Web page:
I’d like to preface this single review by saying I’m really glad to read the Cultures of Soul Records description of this record by Emmanuel Taylor:
“It sounds like Stevie Wonder, looks like Stevie Wonder, and smells like Stevie Wonder so it must be Stevie Wonder, right?”
I was worried my upcoming Stevie Wonder references were probably laughable having been exposed to nothing more than top 40 radio funk and soul growing up. I also can’t keep crying ignorance thanks to all the records from Colemine and Cultures of Soul…but it’s still a huge unknown in my book, but that being said maybe now it’s obvious and my Stevie reference is actually even worse.
"You Really Got a Hold On Me" begins with Emanuel’s high tremolo, quivering Stevie Wonder power. This is a super punchy record with a slight wah with even a string section sliding in behind the arrangement. Beating the snare like a TV static filled shaker. The tom fills are just groups of tighter snares arranged in a circle. Tambourine solos and rolling lower strings under his quick vocal delivery. He’s got a high, ultra controlled vocal that he arranges with a falsetto backup, a little like those Nick Drake arrangements with the orchestral string notes in the background. This track has a huge, heavy sound with a hint of garage in it's raw, straightforward percussion. There are layers here of clicks and high hat stand hits, tambourine clangs, a huge amount of style without the usual sort of obvious trappings. It’s really a hyper alternate B-Side Stevie hit, belting out a crystal clear vocal, without peaking and a weird sense of Bee Gee’s prowess. His range is crazy - the backup ladies could only dream of getting to this place. There's a slight disco feel here, but the strings reel it back in or it's these heavy brass sections. The piles of percussion could be the starting place of the disco funk and they keep pulling it back into soul the entire time.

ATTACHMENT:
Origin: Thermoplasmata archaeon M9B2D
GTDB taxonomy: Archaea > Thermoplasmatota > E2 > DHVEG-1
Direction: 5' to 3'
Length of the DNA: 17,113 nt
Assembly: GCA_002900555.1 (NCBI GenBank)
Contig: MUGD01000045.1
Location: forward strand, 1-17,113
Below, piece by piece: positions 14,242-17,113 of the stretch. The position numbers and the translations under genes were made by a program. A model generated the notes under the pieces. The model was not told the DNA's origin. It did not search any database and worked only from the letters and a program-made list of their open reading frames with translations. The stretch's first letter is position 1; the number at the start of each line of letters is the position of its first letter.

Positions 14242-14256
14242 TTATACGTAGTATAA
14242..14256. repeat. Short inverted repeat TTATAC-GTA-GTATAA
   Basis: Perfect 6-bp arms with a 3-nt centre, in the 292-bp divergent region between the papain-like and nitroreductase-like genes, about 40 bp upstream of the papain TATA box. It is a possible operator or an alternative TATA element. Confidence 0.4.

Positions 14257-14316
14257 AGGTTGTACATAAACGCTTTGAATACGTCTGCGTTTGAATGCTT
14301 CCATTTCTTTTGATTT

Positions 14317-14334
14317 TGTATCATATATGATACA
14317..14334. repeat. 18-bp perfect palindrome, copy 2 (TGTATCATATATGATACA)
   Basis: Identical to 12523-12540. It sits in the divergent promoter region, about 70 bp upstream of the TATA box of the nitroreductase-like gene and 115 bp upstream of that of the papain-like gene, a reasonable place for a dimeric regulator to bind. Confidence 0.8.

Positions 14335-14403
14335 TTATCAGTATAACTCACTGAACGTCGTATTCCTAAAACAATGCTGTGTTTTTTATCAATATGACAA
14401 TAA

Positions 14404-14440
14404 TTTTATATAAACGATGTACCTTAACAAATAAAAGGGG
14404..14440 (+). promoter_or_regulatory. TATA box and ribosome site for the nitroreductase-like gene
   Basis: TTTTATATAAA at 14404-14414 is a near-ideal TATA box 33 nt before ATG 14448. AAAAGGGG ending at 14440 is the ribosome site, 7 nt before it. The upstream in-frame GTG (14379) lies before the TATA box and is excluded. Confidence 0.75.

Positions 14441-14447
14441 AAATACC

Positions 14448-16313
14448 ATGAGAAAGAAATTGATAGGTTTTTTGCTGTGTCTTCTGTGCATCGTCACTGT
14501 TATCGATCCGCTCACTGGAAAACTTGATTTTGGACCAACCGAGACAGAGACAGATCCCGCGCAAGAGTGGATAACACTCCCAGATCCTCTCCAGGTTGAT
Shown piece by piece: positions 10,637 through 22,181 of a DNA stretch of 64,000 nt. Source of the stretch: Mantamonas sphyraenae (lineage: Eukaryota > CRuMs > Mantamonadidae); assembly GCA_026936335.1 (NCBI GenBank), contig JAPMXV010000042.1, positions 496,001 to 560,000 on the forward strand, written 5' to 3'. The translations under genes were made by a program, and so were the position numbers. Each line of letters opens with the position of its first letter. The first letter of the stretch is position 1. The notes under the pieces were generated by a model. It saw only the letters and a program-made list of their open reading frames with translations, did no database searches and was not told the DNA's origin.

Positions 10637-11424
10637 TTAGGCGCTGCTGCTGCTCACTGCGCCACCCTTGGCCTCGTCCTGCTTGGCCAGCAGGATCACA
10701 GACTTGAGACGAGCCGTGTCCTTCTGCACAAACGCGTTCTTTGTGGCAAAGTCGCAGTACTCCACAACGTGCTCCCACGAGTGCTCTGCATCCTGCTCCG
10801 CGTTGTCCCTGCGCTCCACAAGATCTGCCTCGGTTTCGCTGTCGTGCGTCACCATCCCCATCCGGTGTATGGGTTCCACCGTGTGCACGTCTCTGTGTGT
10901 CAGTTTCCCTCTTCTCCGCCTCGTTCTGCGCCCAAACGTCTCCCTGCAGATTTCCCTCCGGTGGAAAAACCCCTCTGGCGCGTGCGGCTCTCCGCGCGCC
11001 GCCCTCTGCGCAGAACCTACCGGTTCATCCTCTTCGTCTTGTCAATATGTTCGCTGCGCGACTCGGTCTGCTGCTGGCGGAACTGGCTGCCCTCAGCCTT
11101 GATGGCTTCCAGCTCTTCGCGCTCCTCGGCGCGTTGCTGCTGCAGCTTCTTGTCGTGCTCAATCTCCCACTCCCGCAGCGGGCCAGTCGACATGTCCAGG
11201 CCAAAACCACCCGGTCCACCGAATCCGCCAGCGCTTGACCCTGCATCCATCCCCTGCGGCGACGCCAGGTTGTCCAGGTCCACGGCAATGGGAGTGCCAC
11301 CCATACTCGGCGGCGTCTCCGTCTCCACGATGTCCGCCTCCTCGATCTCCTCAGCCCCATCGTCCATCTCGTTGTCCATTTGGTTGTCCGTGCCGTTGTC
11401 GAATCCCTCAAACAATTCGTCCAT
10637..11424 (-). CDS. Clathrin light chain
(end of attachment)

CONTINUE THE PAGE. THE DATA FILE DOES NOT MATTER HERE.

"Society" starts with beat perfection and the title vocal in a ‘across 110th street’ style, this is solidly almost in the eighties. Something about the production here has more of that crazy chorus of odd orchestral timing. Rising horns taking liberties with their own micro melodies peeking out of the whole. Something about the vocal compression…maybe the more upfront use of wah, a more synth bassline and this orchestral stuff is taking more of a backseat. The disco is gone and replaced with a heavy rock funk, more about vocal acrobatics and everyone stepping in to flutter all over the scales.
A nice find, with not much out there about Emanuel, plain white sleeve from Cultures of Soul Records.